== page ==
“Brian approached me about a restaurant, which was just a little house with dirt all over the place”, recalls Owens. “I was like, where’s the restaurant going to be? And [Ward] said he had it all sorted. I said ok, where’s the car park? He said, don’t worry, mate, I got it organized and finally, I said, ok, I’m in.”
Owens, who is originally from Liverpool, had arrived in Barbados years earlier after falling in love with the place during several holidays. By the fourth visit, he simply decided to stay. He began his culinary career working in kitchens when he was only 14 years old and after leaving school shortly thereafter, began working as a cook full time. Before arriving in Barbados permanently, Owens had worked his way up to chef at a very successful Liverpool restaurant but he gave it all up to pursue a life on this small island.
So how did Owens and Ward take a modest house and transform it into something that could very well resemble an ocean side castle with a brigade of 12 chefs and room for 200 diners? “We just kept on getting busier and busier and busier” shrugs Owens. “Most of this now didn’t exist, we just began to dig it all out bit by bit”. It wasn’t just the restaurant that slowly got bigger though, so did its reputation, both on and off the island.
As more people began to hear of this new restaurant, The Cliff, the team began to make small changes, especially to the quality of the food, the wine and the service. “Although Paul and Brian started with their own concept, a lot of items on the menu evolved because of the guests”, explains Peter Harris, The Cliff’s delightful general manager. “Paul’s initial idea about this restaurant was casual and laid back. The guest began to have an important input and we listened because if that’s what your guests want, you need to evolve.”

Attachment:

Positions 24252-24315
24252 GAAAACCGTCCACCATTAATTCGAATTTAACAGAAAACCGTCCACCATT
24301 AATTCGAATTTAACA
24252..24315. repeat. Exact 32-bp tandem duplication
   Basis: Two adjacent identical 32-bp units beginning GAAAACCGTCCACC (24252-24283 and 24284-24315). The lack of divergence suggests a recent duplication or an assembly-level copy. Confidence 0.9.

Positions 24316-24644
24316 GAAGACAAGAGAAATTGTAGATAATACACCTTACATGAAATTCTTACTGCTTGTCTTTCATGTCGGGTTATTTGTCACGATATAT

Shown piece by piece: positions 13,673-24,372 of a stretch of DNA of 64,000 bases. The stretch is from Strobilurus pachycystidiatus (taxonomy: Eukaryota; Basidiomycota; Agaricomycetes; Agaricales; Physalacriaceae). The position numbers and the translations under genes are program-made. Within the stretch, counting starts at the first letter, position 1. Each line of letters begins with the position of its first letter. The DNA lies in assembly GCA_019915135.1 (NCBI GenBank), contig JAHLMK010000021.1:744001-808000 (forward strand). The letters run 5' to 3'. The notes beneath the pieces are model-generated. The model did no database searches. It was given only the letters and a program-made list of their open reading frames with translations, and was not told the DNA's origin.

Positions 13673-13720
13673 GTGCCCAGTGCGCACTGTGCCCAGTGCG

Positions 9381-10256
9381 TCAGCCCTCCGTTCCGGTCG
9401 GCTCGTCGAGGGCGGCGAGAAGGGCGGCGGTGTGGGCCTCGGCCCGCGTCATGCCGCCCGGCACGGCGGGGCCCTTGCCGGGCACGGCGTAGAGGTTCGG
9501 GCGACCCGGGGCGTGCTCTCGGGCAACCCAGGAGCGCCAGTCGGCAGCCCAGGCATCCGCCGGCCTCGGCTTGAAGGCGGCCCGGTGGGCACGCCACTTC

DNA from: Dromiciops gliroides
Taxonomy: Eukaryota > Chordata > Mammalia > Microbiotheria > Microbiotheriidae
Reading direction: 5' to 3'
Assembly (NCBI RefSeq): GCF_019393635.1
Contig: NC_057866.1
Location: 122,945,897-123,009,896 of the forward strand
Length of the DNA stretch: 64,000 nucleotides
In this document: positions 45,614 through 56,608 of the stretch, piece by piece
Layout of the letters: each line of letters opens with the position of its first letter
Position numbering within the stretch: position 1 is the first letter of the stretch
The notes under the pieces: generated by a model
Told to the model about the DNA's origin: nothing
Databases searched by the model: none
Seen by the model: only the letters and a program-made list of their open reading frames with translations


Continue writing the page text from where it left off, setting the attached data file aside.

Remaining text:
The food began to take on a life of its own all the while propelling the restaurant’s prestige. The island itself also began to change, and it became a lot easier to get produce and specialty food products to Owens’ kitchen. “Twenty, thirty years ago your menu had to reflect what you could get”, states Harris frankly. “Now we’ve reached a stage where if Paul wants to do something, he makes a list of what he needs and we bring it in.”